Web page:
One reason for the exceptional quality of Gouthière’s work was that, while in most workshops the master divided the labor among large teams of assistants and apprentices, his workshop was smaller, allowing him greater personal supervision of his productions. In Gouthière’s hands, the neoclassical human masks, ram’s heads, and other zoological motifs are not just stiffly idealized, they are lively—eyes seem to gaze attentively in a specific direction, mouths are expressive. The kneeling dromedaries on a 1777 pair of firedogs made for Marie Antoinette seem positively disdainful as they turn their heads away from the viewer (Fig. 2). Flowers and leaves seem to curl and flutter like those in nature thanks to Gouthière’s method of undercutting and faceting the surfaces behind the edge of each leaf and petal to impart a delicate sense of botanical lightness to the cast metal.
After chasing and piercing came gilding, a multistep process. Briefly summarized, each mount or element of a mount was first pickled with acid to cleanse and roughen the surface, then painted with a paste of powdered or leaf gold and mercury. After several applications of the gold amalgam, a last firing evaporated the mercury, leaving the fused surface of gold. Normally gilding was buffed to a high polish, but Gouthière perfected a matte technique that, while more expensive because it required more gold than burnished work, produced a rich, soft luster. He combined bright and matte gilding on a single piece, endowing the surfaces with a sensuous depth and variety of finish.
Commanding high fees during the 1770s and 1780s, Gouthière enjoyed a sumptuous lifestyle. However, his artistic genius was not complemented by business acumen. His aristocratic clientele took their time to pay his bills, if they paid them at all—two of his most exalted clients, the duc d’Aumont and the duchesse Mazarin, died without paying the enormous sums they owed him. As early as the 1770s he was financially overextended, and in 1787 he was obliged to declare bankruptcy. Thereafter, although he continued to work almost to his death, his fullblown career was effectively over, and he died impoverished. Ironically, Gouthière’s posthumous reputation quickly soared among French and British collectors, resulting in copies of his work and numerous misattributions to him throughout the nineteenth and twentieth centuries. The present exhibition features only examples whose authenticity can be proven by the latest scholarship.
The Frick has several ties to Gouthière’s work. The exhibition was inspired by a marble side table in the museum’s collection, regarded as Gouthière’s supreme masterpiece (Figs.1-1b). Adorned with his neoclassical gilt-bronze mounts, this sumptuous example of decorative art—one of the few eighteenth-century pieces of furniture made entirely of hard stone—was produced in 1781 for the duchess of Mazarin’s Paris hôtel particulier. It represents the collaboration between Gouthière and two important architects of the time—François-Joseph Bélanger, chief architect to Louis XVI’s brother, the comte d’Artois, and Jean-François-Thérèse Chalgrin, subsequently the designer of the Arc de Triomphe. The rare gray-blue North African marble—picturesquely called bleu turquin in France—was supplied and carved by the royal sculptor and marble cutter Jacques Adan. Gouthière’s gilt mounts include superb Ionic capitals for each leg, the Greco-Roman volutes enriched with wonderfully detailed festoons of fruits and flowers. The central mask on the apron of the table is no mere cliché: the quizzical face with its sidelong gaze is framed by an impressive chased coiffure of waves, braids, and sausage curls entwined with a string of pearls.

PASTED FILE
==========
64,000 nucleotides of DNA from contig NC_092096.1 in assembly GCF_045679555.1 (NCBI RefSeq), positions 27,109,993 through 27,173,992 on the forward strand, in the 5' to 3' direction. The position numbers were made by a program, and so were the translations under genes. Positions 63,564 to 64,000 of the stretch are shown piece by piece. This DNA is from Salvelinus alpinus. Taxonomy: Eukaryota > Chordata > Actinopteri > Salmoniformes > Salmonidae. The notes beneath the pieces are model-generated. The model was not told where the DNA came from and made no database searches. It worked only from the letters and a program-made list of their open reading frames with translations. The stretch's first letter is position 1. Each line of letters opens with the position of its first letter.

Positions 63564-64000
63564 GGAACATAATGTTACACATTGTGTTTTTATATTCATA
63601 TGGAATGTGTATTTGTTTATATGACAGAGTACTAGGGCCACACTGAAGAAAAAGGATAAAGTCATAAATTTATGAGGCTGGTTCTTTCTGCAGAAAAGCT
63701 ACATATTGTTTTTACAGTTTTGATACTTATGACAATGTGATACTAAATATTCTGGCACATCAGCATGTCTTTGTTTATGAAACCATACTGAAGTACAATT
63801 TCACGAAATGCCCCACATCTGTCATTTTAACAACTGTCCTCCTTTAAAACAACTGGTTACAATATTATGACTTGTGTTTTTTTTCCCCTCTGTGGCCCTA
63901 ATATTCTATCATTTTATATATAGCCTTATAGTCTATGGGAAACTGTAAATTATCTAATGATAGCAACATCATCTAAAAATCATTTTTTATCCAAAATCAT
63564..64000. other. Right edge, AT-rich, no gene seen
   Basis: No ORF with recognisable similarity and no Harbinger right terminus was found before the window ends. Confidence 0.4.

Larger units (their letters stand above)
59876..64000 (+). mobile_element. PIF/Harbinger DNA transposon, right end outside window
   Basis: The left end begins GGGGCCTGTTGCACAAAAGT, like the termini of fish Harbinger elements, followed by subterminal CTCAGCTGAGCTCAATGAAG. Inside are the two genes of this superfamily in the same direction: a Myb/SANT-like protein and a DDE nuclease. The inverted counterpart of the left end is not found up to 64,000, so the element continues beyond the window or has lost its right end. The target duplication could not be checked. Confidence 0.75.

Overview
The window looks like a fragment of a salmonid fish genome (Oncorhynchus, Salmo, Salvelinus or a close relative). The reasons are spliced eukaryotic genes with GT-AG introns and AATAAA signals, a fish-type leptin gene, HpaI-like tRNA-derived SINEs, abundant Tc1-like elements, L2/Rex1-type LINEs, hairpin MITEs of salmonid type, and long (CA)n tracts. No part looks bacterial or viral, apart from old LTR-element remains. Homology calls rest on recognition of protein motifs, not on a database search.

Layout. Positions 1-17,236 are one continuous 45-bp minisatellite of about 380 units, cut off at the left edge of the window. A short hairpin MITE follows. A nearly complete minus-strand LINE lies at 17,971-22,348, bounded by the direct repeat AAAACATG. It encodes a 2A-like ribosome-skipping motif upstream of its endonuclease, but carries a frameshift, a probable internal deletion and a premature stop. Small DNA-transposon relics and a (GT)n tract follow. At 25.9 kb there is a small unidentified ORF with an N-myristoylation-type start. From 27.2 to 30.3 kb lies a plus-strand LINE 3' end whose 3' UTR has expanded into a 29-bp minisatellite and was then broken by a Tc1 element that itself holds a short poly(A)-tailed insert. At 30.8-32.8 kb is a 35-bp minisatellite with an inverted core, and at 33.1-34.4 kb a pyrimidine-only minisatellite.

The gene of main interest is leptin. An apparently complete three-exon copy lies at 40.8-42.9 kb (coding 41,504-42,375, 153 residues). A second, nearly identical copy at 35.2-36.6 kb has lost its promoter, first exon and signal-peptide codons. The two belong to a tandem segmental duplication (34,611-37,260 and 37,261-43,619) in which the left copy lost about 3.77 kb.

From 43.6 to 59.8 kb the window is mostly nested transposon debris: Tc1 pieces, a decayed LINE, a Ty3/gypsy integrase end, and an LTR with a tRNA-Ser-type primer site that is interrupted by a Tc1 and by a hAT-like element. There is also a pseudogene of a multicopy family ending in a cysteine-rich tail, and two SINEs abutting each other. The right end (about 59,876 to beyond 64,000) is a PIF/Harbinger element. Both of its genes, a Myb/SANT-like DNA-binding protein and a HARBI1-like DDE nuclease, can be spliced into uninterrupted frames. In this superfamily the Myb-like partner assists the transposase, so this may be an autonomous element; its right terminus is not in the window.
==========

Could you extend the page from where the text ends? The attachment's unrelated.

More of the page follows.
The history of the Frick’s second Gouthière connection includes some extraordinary coincidences: Jean-Honoré Fragonard originally painted the Frick’s celebrated panels depicting The Progress of Love for the same room in Madame du Barry’s Château de Louveciennes for which Gouthière created multiple sets of gilt-bronze ornaments and pairs of firedogs for the fireplaces as well as doorknobs and window handles of magnificent workmanship. The exhibition reunites the Fragonards (see Fig. 7) with a pair of Gouthière’s firedogs and one of his exceptional window knobs (Figs. 8a, 8b). It is worth noting that while Fragonard hoped to receive 20,000 livres for his Progress of Love, Gouthière’s position in Bourbon France’s artistic firmament was such that he received nearly as much—16,000 livres. So memorable were Gouthière’s bronze decorations for du Barry’s château that years later, the painter Elisabeth Louise Vigée Le Brun recalled them in her Souvenirs, remarking that even “the locks could be admired as masterpieces of the goldsmith’s art.”
Charlotte Vignon observes that “while the general public usually associates virtuosity with music and dance, Gouthière was also a virtuoso in that he not only mastered the difficult techniques of chasing and gilding brass, but he went beyond the difficulty of the medium, surpassing his contemporaries by creating objects that transcend technical perfection—they are aesthetically perfect as works of art.”
Pierre Gouthière: Virtuoso Gilder at the French Court is on view to February 19, 2017.